Wine Interest Chart


Understanding what interests people is the lifeblood of Facebook – be it sports, our friends or even Wine. This keeps the content (and ads) we see on facebook relevant to us.

Each interest is inevitably connected to other interests- For example, intuitively, we know that if a person is interested in wine, a topic like food pairings, cheese would likely come up. In contrast for “beer” the associated concept and context would more likely be along the lines of opening a nice chilled one with pizza and the latest sports match on TV.

Let’s use Wine as an example.

If you play around the interactive chart on top – (click on a blue dot and drag) you could see all the interests Facebook think are connected to wine. Be it direct relations like “cheese”, “gastronomy” or indirectly like other alcoholic drinks such as beer.

Based off this we could find hidden interest targeting that is possibly high ROI but just hidden.

So – how does this work?

On each user, Facebook keeps tabs on our interests. You could find yours here:

For example for myself, my kickstater addiction is showing up strongly on my interest:

Facebook Ad Preferences

These are determined by quite a few ways by Facebook :

  • What you share on your timelines
  • because you liked a Page related to the interest
  • because you installed a related app
  • because you clicked on an ad related to the interest
  • Activities you engage in on and off Facebook related to things like your device usage, purchase behaviors or intents and travel preferences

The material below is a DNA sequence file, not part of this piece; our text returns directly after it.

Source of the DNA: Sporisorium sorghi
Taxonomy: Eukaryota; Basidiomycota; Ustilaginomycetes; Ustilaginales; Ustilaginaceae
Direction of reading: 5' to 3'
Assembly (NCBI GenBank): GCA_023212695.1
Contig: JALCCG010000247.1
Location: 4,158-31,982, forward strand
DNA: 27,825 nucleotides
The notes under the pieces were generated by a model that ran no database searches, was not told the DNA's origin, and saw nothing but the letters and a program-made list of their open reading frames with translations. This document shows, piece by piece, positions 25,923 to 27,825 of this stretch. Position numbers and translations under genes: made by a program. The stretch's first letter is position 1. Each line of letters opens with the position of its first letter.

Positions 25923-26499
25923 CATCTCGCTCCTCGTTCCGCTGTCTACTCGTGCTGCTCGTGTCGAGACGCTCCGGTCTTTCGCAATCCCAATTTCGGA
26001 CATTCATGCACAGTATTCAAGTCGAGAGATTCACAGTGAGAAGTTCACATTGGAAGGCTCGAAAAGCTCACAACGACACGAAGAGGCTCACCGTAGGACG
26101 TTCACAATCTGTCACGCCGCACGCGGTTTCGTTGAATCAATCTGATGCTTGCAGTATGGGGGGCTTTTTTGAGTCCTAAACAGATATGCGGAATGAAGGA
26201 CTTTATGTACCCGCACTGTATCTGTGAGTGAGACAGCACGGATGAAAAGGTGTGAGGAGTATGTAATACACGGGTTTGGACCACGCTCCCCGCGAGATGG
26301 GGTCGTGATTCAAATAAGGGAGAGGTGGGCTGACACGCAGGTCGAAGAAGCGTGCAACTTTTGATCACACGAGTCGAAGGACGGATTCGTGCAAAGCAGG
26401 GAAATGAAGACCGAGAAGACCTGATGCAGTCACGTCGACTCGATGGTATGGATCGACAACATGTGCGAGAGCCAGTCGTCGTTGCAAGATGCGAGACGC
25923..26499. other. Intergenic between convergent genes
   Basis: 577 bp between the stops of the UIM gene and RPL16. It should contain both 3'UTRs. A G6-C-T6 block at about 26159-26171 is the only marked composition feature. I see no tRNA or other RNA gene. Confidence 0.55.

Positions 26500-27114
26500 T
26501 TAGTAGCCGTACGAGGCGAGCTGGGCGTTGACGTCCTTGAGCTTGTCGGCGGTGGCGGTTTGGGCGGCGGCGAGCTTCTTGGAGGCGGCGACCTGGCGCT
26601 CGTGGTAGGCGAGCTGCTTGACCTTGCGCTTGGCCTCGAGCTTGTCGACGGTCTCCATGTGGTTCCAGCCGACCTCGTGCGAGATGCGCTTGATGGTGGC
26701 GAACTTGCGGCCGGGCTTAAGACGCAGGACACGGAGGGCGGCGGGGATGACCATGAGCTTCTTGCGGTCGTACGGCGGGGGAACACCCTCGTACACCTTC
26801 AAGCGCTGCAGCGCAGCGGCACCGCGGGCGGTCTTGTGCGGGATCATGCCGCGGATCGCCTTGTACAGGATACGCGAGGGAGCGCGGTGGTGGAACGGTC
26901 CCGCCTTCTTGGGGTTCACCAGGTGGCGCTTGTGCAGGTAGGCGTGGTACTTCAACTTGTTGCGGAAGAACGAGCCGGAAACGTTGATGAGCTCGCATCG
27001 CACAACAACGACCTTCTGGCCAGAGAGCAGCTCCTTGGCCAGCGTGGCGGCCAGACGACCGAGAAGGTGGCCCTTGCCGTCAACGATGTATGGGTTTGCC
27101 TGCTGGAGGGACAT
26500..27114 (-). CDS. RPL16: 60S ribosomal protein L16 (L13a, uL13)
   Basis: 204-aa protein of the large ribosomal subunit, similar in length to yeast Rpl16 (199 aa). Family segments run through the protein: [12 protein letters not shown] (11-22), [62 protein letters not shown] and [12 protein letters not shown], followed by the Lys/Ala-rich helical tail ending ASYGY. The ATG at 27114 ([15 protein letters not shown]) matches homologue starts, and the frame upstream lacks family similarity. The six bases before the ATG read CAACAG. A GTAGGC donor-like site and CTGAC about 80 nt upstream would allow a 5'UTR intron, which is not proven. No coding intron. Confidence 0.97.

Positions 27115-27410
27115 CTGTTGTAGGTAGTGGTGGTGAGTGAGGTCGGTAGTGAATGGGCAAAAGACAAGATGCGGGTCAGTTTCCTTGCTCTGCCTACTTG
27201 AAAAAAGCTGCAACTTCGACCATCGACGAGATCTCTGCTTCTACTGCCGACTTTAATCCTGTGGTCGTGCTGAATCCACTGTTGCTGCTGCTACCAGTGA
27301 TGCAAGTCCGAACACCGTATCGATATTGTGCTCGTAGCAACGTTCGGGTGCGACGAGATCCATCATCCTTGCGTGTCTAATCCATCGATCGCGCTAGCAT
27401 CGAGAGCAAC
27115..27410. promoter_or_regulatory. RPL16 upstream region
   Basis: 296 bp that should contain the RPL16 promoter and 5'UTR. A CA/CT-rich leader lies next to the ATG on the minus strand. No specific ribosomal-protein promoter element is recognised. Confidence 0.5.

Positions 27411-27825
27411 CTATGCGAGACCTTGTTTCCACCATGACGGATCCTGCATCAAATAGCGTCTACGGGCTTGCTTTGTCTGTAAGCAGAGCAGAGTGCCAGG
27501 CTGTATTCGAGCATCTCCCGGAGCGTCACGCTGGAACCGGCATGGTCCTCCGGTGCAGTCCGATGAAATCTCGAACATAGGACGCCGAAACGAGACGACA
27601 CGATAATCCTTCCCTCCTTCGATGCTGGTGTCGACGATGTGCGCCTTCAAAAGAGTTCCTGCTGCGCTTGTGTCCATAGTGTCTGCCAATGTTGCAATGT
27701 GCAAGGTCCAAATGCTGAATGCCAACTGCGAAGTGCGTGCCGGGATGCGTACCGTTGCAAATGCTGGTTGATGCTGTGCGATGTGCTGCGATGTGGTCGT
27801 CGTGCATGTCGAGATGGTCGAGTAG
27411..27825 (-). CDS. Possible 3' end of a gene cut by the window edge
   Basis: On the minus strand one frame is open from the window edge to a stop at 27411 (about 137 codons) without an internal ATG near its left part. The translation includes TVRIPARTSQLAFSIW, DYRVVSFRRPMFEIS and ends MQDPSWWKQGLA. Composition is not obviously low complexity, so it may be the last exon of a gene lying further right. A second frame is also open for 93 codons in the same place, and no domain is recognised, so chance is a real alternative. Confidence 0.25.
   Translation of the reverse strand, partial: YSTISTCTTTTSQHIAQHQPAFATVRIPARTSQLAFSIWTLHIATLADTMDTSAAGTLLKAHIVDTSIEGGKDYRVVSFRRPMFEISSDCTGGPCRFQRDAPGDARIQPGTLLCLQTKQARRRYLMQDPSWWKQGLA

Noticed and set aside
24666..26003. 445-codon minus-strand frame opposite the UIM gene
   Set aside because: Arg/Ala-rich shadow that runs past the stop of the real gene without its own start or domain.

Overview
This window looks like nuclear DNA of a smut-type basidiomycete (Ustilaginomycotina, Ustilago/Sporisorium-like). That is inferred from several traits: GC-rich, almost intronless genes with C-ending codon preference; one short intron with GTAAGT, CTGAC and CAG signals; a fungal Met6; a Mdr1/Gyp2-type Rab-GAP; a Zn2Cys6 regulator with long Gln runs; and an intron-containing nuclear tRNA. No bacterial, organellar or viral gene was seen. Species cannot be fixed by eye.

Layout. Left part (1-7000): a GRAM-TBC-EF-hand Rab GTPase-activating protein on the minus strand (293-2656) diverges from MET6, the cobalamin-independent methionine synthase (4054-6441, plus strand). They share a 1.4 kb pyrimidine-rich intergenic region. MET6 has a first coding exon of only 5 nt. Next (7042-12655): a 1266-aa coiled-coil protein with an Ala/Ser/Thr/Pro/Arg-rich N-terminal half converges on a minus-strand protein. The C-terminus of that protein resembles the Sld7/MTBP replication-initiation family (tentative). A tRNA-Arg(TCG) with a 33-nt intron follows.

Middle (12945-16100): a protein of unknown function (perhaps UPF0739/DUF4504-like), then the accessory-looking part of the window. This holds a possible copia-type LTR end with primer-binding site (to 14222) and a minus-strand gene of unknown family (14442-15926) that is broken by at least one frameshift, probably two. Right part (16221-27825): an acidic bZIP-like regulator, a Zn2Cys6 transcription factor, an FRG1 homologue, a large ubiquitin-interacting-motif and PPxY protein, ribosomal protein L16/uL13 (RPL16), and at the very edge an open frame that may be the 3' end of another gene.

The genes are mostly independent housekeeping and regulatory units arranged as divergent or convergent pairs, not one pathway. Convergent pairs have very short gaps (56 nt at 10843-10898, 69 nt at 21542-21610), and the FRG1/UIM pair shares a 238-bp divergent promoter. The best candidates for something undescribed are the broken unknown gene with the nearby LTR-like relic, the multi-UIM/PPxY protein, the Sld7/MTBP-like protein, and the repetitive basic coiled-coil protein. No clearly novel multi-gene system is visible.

These interest are then used by marketers to target users along with prefilled suggestions.

It is in Facebook’s interest to provide relevant suggestions to marketers – better suggestions mean better marketing results. Hence we could reverse engineer what Facebook knows about an interest and what other interest Facebook deems most relevant.

With the Facebook API we could get recursively suggestions and suggestions of suggestions …and so on… with a Breadth-first search Algo we appended nodes and connections to a network graph.

In this example for wine, it results in a graph for interests clusters around the theme “Wine”.

You could scroll to the top to interact with the graph and see the following clusters:

  • Directly related to wine is food related: Cheese, Gastronomy,Gourmet
  • Indirectly Beer is related and has its own very interesting cluster that include  pop culture (Movies, Eminem, Rihana) and other expected interests like sports. The linkage even extends to military.
  • A closely relate cluster also formed around wine culture themes like:Viticulture (study of grapes), Oenology(study of winemaking)
  • Wine tasting formed another cluster with associated events like wine festival, judgement of paris.
  • Indirectly wine is related to other alochols and this clustered to focuses of beer and harder liquors.

So why is such a graph interesting?

To name a few:

For the Marketing Strategist – the concepts found could also be used to build upon persona research and develop a more robust understanding of a targeted audience.

To a digital marketer working on Facebook buy, you could directly find relevant interests to your audience and target. This method would quickly uncover topics that are hard to find with the stock suggestion tool.

For a Search SEM marketer – the frustration with standard keyword tools is that the outputs are too direct and often you would miss interesting campaign builds. This helps with indirect terms.

For a Content Marketer – it opens new avenues to explore in crafting compelling experiences that your audience cares about.

The list goes on…

I hope you had as much fun reading this as I did hacking!